And again, there is a circle of time and space and sound connecting the two cities, for Louis Armstrong was the one who brought an inimitable and oft-imitated swing to New York in the first place (at least in Ken Burns’ telling, which has, to say the least, a number of strenuous detractors). What A$AP Rocky did was to expand the sound to include other influences as well, and embark upon territory not tread by Juvenile or Jay-Z or anyone of that generation. In “Demons,” he channels Cleveland legends Bone Thugs-N-Harmony in a transregional rhyme that simultaneously places him squarely within the New York tradition, with his shout-outs to his namesake Rakim, and signals a departure or regrounding of that tradition: “I smoked away my brain/ I think I’m goin dumb/ Cocaine up on my gums/ I think I’m goin numb/ I’m havin stomach pains/ Now I’m throwin up/ Cuz I’m a microphone fiend/ Gimme the bass/ Gimme the beat, now let me lean.” The deceptively simple rhymes smoothly and seductively mask what is a rather complex aesthetic framework. In Eric B. and Rakim’s “Microphone Fiend,” drug use is strictly a metaphor for Rakim’s compulsive need to control the mic, and his ginsu-sharp barbs and impeccably timed flow make it clear that no drugs have dulled his mind—he is the purest of purists. Rocky flips the script, his outwardly lazy rhyming suggesting prodigious drug use, so that the “bass” he demands might also be (free) base. By the end of the section he is leaning off-balance like a jazz great shooting heroin, but “lean” is also an obvious play on the slang term for codeine-laced promethazine, today’s performance-enhancing drug of choice for a number of rappers, most notably Lil Wayne.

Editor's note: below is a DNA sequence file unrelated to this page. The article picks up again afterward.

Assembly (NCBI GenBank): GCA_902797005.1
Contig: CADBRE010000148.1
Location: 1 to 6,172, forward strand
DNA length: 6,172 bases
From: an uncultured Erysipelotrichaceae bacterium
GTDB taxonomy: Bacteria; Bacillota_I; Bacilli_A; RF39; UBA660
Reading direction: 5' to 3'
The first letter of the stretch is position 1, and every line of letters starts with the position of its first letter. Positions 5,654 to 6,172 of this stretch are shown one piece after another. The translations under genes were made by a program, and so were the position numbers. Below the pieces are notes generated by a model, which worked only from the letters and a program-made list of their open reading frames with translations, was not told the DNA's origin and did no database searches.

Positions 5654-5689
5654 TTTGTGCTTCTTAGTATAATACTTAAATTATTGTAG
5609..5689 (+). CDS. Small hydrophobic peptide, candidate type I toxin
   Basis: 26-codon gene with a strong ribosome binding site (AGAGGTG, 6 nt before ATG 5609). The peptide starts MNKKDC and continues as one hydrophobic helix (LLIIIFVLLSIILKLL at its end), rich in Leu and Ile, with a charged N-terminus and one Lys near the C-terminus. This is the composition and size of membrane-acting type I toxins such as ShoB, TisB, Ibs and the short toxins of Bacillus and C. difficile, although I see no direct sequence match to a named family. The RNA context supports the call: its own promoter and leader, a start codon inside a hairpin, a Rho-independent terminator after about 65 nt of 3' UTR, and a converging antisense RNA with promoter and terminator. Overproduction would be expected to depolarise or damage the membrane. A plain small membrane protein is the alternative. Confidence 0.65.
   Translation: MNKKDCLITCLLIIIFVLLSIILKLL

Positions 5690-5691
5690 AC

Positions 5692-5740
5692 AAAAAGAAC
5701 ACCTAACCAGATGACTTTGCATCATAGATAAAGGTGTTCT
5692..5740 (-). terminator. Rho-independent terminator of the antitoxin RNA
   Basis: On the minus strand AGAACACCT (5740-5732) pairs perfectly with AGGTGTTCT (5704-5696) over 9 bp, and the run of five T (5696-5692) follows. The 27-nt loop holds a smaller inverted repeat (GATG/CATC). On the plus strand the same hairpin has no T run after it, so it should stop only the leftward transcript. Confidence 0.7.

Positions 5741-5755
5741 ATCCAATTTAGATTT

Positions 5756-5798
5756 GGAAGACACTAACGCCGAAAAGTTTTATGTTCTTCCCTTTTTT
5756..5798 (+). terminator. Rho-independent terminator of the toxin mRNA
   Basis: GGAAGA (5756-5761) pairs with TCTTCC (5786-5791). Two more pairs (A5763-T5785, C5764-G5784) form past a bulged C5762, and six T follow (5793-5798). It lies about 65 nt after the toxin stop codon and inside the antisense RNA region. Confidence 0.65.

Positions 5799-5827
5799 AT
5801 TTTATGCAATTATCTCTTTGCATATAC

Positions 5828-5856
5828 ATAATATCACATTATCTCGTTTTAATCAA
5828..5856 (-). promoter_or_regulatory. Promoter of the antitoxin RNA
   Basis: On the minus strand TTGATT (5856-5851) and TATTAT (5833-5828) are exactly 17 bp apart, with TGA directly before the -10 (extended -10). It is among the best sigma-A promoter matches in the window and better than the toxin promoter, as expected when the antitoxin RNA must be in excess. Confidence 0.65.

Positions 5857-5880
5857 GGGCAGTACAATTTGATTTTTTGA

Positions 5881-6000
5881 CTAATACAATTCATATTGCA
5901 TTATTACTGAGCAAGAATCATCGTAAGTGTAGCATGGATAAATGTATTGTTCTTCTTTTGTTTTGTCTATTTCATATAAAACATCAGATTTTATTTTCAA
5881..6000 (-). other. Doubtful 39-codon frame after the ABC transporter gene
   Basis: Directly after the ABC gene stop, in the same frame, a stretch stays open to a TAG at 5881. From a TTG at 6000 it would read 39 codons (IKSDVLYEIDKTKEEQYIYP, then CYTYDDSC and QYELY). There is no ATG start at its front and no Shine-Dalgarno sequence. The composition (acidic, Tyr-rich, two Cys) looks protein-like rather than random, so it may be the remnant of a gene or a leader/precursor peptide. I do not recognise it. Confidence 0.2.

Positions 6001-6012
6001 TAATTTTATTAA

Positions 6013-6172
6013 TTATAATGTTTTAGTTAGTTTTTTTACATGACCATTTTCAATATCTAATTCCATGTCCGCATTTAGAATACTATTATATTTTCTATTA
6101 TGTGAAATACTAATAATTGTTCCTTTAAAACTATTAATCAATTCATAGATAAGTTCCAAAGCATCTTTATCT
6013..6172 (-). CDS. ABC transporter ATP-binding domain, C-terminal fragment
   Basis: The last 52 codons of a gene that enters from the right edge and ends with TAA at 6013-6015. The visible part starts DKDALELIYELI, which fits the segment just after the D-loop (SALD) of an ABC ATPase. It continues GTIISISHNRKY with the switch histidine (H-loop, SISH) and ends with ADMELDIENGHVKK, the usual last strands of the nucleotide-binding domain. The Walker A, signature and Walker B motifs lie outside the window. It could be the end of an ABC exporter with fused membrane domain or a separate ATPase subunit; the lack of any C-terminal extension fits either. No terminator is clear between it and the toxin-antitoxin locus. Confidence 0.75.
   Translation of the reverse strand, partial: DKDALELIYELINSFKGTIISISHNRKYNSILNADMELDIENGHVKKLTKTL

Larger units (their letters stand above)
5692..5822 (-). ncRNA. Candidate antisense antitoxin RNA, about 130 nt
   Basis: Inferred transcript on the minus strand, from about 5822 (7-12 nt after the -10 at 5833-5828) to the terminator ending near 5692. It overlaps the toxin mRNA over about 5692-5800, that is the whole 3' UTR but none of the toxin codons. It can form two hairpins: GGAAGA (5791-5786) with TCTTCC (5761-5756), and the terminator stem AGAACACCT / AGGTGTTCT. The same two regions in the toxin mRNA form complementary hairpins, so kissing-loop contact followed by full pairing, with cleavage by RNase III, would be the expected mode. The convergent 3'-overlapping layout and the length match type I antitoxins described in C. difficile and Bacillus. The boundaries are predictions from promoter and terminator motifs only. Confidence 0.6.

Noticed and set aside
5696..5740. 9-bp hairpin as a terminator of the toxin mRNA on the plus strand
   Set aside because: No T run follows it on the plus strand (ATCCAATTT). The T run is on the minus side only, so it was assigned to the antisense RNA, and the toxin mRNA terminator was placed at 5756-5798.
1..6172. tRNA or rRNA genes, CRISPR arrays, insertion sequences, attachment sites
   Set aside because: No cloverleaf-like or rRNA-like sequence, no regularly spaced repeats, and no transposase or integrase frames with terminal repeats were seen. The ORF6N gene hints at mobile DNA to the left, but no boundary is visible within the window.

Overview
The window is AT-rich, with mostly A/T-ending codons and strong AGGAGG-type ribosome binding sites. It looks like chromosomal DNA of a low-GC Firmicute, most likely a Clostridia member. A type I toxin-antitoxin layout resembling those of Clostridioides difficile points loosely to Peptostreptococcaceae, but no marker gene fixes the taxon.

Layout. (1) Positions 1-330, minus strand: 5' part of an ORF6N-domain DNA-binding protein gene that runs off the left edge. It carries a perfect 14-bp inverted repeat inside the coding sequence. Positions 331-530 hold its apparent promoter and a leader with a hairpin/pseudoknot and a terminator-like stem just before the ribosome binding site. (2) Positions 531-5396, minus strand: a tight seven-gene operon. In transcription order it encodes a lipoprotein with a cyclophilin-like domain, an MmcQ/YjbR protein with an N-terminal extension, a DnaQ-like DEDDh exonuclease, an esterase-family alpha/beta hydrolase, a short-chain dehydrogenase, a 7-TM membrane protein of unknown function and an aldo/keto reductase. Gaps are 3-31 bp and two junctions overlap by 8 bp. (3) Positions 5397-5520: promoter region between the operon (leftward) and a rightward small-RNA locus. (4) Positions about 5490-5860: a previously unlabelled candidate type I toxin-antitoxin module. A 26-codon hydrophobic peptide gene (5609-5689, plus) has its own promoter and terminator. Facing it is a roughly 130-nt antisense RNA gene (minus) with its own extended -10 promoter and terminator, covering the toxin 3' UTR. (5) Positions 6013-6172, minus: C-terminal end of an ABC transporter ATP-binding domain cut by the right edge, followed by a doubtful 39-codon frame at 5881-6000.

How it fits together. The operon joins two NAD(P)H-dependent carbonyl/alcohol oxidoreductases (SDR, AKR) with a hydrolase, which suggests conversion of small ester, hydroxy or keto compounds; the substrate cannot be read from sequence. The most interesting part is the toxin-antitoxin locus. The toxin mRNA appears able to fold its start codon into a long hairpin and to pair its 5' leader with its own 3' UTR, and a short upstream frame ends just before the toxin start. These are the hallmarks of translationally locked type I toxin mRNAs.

Further, what is new about Rocky, even as his aesthetic is a bricolage of midwestern, New York, and down South styles, is the international flavor he adds to the mix, in this case through the impeccable production of Clams Casino. “Demons” is a perfect beat, with its understated drums, and a sample beautifully chopped into unrecognizability, sourced from U.K. virtuoso Imogen Heap’s “Just for Now.” The sound gives us a preview of the other aesthetic innovations of the Mob, particularly in the world of fashion. Embedded in the music are signals that they were always looking to London and Paris and Milan, and in so doing, broke through the provinciality of the regional styles they borrowed and crafted a more cosmopolitan sound.